Homework Statement
A stone is dropped of a cliff. A second stone is thrown down the cliff at 10 m/s at 0.5s after the first stone. When do the stones cross paths?
Homework Equations
Yf = vt + at^2/2
The Attempt at a Solution
My logic is the set the final position Yf equal for both stones...
Yep, got it. I was on the wrong track. . . I would shoot myself in the foot, but instead I may get rid of it altogether!
Thanks for the help and quick replies.
Getting rid of time; the only way I see that is if I substitute t = \frac{x_f}{v_x} , giving us
y_f = x_f tan(\theta) + \frac{1}{2 v_x^2} a_y x_f^2.
Perhaps I do not understand, we do not know y_f , nor x_f .
I tried this but here is what I got: y_f = x_f tan(\phi - \theta) + \frac{1}{2}a_y t^2. Still too many unknowns though, assuming my algebra and logic is correct of course.
Homework Statement
I was tutoring the other day, when we came across a problem that had me stumped!
A person standing on a hill that forms an angle \theta = 30^o wrt to the horizon, throws a stone at {\bf v} = 16 m/s up the hill at an angle \phi = 65^o wrt to the horizon. Find y_f...
Hello, this is probably one of those shoot yourself in the foot type questions.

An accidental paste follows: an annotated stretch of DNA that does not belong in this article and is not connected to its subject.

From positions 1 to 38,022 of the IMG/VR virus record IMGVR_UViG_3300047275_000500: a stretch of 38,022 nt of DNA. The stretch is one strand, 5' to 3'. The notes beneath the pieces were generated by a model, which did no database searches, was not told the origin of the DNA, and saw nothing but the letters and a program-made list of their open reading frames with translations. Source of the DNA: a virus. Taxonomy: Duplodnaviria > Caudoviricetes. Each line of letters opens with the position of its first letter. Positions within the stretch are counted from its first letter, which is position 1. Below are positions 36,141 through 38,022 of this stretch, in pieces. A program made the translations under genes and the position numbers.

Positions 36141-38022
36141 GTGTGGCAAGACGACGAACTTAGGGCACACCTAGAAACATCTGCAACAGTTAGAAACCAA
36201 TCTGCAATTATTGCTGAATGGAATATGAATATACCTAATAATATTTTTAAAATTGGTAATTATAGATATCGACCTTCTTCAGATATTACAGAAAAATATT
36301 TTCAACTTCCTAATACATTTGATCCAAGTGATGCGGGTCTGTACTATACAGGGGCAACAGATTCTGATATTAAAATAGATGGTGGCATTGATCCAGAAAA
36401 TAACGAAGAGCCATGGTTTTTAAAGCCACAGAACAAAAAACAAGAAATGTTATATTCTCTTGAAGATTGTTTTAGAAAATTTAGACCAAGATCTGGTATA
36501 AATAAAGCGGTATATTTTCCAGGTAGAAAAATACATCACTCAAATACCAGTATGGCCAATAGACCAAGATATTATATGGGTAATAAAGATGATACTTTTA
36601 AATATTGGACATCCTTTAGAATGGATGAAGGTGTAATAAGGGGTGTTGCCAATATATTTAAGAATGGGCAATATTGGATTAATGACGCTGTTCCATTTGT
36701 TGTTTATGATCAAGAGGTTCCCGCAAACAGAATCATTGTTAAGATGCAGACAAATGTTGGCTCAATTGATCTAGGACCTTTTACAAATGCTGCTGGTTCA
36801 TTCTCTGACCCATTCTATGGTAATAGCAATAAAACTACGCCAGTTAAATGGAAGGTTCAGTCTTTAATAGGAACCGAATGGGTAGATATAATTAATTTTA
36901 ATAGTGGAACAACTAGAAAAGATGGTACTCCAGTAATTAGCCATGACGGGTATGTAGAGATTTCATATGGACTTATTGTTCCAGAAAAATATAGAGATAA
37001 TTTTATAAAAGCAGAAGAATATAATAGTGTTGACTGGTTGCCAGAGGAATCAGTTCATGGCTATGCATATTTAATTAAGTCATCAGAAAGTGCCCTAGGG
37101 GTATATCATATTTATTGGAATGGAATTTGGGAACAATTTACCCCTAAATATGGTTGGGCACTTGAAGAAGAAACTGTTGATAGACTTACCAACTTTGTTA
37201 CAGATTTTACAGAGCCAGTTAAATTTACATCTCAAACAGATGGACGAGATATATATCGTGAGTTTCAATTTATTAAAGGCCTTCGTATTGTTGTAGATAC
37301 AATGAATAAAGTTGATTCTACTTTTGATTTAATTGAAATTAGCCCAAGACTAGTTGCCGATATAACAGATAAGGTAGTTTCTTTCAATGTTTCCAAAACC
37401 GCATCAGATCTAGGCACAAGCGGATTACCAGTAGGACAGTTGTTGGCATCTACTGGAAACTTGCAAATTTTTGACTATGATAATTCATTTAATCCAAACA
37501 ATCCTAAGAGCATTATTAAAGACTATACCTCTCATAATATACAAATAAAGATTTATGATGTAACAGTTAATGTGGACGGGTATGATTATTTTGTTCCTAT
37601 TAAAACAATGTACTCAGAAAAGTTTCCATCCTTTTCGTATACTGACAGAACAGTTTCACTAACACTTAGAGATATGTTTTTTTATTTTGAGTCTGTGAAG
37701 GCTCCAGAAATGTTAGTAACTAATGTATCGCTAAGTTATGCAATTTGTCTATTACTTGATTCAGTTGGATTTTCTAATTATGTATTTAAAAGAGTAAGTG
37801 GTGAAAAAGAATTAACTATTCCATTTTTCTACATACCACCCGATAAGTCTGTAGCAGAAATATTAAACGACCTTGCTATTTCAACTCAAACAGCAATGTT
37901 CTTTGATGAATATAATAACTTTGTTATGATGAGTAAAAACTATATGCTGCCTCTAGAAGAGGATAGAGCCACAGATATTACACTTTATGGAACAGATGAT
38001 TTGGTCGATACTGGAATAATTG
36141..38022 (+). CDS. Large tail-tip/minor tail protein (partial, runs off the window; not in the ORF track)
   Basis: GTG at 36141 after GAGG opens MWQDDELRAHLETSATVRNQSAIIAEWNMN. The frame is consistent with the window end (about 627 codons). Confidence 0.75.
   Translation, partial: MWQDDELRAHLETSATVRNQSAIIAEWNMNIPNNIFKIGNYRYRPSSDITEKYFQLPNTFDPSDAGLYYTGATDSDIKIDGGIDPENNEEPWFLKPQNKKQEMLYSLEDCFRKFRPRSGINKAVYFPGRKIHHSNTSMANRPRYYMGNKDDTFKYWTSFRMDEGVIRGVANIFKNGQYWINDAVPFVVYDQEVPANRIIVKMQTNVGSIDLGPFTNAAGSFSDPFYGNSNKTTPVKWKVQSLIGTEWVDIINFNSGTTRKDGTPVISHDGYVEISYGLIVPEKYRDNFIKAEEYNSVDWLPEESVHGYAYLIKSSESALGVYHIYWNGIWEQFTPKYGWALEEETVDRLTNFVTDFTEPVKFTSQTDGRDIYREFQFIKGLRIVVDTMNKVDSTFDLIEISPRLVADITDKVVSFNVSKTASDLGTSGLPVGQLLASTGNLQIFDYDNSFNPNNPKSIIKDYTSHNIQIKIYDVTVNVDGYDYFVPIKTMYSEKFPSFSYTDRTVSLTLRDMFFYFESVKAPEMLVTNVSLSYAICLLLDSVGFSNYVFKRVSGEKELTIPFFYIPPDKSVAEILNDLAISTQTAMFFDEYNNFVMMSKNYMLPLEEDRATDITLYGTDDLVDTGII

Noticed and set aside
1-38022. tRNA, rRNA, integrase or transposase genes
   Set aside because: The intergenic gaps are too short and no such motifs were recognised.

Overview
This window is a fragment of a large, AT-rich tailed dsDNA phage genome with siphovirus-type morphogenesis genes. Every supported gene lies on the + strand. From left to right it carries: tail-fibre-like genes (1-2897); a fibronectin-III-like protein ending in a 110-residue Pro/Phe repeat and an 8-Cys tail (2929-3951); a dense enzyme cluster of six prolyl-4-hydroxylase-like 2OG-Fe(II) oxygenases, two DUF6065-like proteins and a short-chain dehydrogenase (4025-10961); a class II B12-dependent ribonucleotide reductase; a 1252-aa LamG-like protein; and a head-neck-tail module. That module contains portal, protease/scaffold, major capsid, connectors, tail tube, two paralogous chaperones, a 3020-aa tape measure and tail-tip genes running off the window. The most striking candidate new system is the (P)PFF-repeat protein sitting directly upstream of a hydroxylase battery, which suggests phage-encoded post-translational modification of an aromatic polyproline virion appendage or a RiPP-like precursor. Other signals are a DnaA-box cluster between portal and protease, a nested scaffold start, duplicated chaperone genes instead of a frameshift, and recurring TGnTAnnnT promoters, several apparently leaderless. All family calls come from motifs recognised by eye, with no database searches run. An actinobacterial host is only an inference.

I am going through Landau & Lifshits CM for fun. On page 7 I do not understand this step:
L' = L(v'^2) = L(v^2 + 2 \vec{v} \cdot \vec{\epsilon} + \epsilon^2)
where v' = v + \epsilon . He then expands the...
Okay, also note that \int \cdots \int f(\vec{x}) \delta(\vec{x} - \vec{x}_o) d^Nx = f(\vec{x}_o). This can allow you to fix some variables.
My next question is, are we integrating from -\infty \rightarrow \infty ? If the variable being integrated is not within the bounds, we can simplify...
For increasing frequency, the number of nodes will increase as well. Draw several diagrams, double the frequency each time. Then you can deduce how frequency affects the nodes and antinodes.
Hmm, perhaps forget what I mentioned previously. You simply need to reconsider your wave function. Perhaps try something of the form \psi = e^{\pm i(kx-E t/ \hbar)} . . .
Perhaps, we can treat this similar to the case for an infinite wire? Are we finding the E-field at some point say on the y-axis, or some point on the x-axis?
Must we use Gauss's Law?
Yes, really what we have is a point charge in one dimension, where we only consider the charge density along the x-axis. I suppose a cylinder would be fitting for Gauss's Law. Yes, you are correct about integrating along the x-axis.
Is x a vector? If not, assume one dimension. Your surface area will most likely be of a sphere. Also, recall that q_{enc} is the total charge. Can you think of another (more formal) way to write q_{enc} ?